FAA decides against changing flight paths over Mpls

FAA leaves the door open to revisit the issue in the future

More than 400 people attended a forum last August to discuss the issue. Credit: Michelle Bruch

The local fight to prevent so-called “super-highways” in the sky is over, for the moment.

The Federal Aviation Administration announced Wednesday that it would not implement RNAV (area navigation) departures over the airport at this time.

The FAA is rolling out RNAV nationwide to point planes on consolidated routes out of each airport, a change designed to improve safety and efficiency and reduce fuel emissions. But protest in Southwest Minneapolis prompted the local Metropolitan Airports Commission (MAC) to ask for partial implementation, to prevent unlucky homeowners under the proposed flight paths from experiencing constant plane noise. The MAC asked for implementation only over southern cities like Eagan, where planes can fly over the Minnesota River Valley and disturb fewer residents.

MAC spokesman Pat Hogan said the changes have been controversial in other cities, but he believes Minneapolis is the only airport where RNAV implementation was halted.

“Nowhere has it run into a brick wall the way it has here,” he said.

Following a safety study, the FAA decided that partial implementation as requested would be unsafe. Hogan explained that if pilots needed to switch runways due to factors like weather or wind — something that happens two or three times each day — they would need to switch their entire departure procedure.

“They would have to code this in at the same time they’re taxiing,” he said. “There is too much room for confusion.”

More than 400 people packed the Washburn High School auditorium last summer to voice concerns about RNAV to Congressmen Keith Ellison and Erik Paulsen.

“Rarely do I speak for Republicans, but we’re together on this, right?” Ellison said to Paulsen at the forum. “I believe the situation deserves a lot more study.”

The MSP FairSkies Coalition formed last year to advocate for area residents. Member Steve Kittleson said the recent decision is “good news.” He said the group will continue to push for more thorough environmental studies of potential airport changes. MSP FairSkies would also like to change the way noise is measured, and lower the sound threshold that triggers noise mitigation in homes.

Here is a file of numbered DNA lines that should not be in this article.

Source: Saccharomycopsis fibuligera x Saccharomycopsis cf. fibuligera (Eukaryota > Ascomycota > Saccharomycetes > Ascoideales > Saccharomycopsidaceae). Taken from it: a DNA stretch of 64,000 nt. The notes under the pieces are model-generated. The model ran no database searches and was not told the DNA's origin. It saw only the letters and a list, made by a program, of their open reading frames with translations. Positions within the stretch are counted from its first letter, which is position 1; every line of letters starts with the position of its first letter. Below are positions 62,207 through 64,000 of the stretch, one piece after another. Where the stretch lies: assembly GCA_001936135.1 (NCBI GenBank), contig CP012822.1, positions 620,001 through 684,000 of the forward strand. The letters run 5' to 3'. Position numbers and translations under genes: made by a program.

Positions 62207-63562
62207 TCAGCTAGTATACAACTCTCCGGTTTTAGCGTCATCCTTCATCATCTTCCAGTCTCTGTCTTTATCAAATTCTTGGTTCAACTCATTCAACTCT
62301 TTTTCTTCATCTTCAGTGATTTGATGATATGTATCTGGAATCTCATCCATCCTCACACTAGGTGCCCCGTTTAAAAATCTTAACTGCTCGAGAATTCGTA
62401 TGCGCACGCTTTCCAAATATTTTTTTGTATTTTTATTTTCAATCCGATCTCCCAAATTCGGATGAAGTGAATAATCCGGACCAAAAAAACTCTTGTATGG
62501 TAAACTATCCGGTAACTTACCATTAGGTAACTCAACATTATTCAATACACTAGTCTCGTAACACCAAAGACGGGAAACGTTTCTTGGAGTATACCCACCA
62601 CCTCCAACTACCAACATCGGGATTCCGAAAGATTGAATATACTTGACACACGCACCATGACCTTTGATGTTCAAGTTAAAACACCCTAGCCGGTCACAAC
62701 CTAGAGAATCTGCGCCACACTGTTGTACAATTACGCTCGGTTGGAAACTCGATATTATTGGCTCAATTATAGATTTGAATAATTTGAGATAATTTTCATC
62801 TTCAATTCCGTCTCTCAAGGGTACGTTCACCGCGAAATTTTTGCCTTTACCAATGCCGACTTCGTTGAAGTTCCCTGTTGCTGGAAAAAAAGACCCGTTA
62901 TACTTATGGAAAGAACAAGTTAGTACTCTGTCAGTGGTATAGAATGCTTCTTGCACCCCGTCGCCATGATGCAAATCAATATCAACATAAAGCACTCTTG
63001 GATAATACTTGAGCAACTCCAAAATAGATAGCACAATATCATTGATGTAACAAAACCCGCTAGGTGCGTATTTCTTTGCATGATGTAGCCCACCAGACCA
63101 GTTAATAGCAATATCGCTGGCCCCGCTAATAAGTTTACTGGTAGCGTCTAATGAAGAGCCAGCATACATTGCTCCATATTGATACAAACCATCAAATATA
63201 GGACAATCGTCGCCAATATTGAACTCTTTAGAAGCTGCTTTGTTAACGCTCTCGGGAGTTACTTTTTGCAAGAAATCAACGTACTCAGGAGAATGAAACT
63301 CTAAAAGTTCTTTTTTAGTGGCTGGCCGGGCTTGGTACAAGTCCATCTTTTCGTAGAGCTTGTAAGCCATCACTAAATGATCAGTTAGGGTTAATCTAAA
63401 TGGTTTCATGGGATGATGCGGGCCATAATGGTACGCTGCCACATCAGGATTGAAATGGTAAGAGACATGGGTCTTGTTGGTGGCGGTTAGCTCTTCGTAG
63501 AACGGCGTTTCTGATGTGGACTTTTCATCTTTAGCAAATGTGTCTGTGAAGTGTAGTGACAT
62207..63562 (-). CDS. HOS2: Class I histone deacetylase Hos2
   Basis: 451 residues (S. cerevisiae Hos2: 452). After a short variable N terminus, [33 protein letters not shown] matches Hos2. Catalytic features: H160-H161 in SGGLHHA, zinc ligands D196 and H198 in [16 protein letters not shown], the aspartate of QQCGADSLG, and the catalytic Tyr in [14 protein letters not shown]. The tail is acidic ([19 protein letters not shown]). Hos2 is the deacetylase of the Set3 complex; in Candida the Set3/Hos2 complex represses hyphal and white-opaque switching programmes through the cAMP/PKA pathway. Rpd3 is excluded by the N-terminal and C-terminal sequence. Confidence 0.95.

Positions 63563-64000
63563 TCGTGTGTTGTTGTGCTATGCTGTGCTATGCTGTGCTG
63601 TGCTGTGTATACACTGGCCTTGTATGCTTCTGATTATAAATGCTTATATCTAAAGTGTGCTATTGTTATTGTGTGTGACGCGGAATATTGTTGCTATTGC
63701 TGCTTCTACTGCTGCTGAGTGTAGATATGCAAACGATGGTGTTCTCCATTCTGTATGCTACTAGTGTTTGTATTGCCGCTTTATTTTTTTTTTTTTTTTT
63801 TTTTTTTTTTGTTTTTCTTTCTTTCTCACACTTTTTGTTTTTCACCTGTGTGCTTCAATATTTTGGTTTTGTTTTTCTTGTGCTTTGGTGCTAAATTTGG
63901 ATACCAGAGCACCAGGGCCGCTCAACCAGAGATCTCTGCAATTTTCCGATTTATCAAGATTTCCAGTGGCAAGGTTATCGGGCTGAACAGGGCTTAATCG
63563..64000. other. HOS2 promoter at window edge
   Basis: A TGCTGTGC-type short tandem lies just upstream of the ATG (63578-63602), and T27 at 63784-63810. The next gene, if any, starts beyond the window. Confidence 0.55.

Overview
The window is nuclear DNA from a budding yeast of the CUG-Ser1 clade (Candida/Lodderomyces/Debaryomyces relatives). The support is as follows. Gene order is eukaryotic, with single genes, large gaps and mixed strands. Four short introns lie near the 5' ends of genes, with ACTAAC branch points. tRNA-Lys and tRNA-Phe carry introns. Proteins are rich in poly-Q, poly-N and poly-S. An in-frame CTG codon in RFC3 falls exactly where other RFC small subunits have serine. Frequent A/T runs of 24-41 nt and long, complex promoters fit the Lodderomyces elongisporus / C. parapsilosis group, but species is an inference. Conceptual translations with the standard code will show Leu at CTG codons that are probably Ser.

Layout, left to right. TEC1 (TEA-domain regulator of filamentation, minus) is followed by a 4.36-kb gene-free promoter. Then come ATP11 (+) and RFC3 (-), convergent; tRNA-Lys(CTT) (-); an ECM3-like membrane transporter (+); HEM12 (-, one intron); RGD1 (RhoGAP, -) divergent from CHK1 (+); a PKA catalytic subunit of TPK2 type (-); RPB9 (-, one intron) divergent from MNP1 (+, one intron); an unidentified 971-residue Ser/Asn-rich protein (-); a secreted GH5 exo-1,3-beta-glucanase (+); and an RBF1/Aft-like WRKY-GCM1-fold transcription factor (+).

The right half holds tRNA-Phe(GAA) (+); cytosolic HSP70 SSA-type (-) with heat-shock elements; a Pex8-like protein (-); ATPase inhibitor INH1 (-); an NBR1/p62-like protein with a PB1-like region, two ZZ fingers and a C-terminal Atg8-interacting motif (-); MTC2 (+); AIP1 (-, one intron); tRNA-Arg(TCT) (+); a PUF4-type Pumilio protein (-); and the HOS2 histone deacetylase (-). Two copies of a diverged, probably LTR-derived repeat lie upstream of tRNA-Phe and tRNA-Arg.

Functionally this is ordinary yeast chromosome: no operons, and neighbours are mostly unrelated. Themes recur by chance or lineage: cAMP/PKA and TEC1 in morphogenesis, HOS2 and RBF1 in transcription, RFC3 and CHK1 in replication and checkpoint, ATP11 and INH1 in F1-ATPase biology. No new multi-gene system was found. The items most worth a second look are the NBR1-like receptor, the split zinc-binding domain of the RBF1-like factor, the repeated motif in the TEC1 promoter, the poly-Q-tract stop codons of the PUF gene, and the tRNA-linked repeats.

“At the end of the day, they still want to grow the airport considerably,” Kittleson said. “All the remaining issues are still important to our neighborhood.”

The FAA will move forward to implement RNAV for arriving planes, which is less controversial. New technology would allow planes to follow a continuous descent toward landing. Today, planes start the descent process many miles from the airport, descending and leveling off in a stair-step pattern, which is noisy and uses extra fuel.

Southwest Minneapolis probably won’t feel the impact of the change, said Council Member John Quincy (11th Ward).

“It’s really a benefit to people further from the airport,” he said. “It will provide environmental improvements and cost-savings.”

In Atlanta, Delta Airlines reported saving 60 gallons of fuel per flight by using the new descent procedures.

If the FAA takes up the RNAV departure issue again in the future, it would undertake a community engagement plan requested last year by the MAC.

FAA Spokesman Elizabeth Isham Cory said the MAC vote stopped the FAA from pursuing full implementation of RNAV.

 

“There is a local requirement that the airport needs to support the FAA recommendation,” she said. “That’s why we went on a yearlong study of partial implementation. … If SIDS [Standard Instrument Departures] was reconsidered at any time, we’re going to be working with the MAC and the [MSP Noise Oversight Committee] on community outreach — if that happens.”

“We’re pleased that as they do move forward, we’re at the table,” Quincy said. “It was a long-awaited decision, and it’s nice to have certainty.”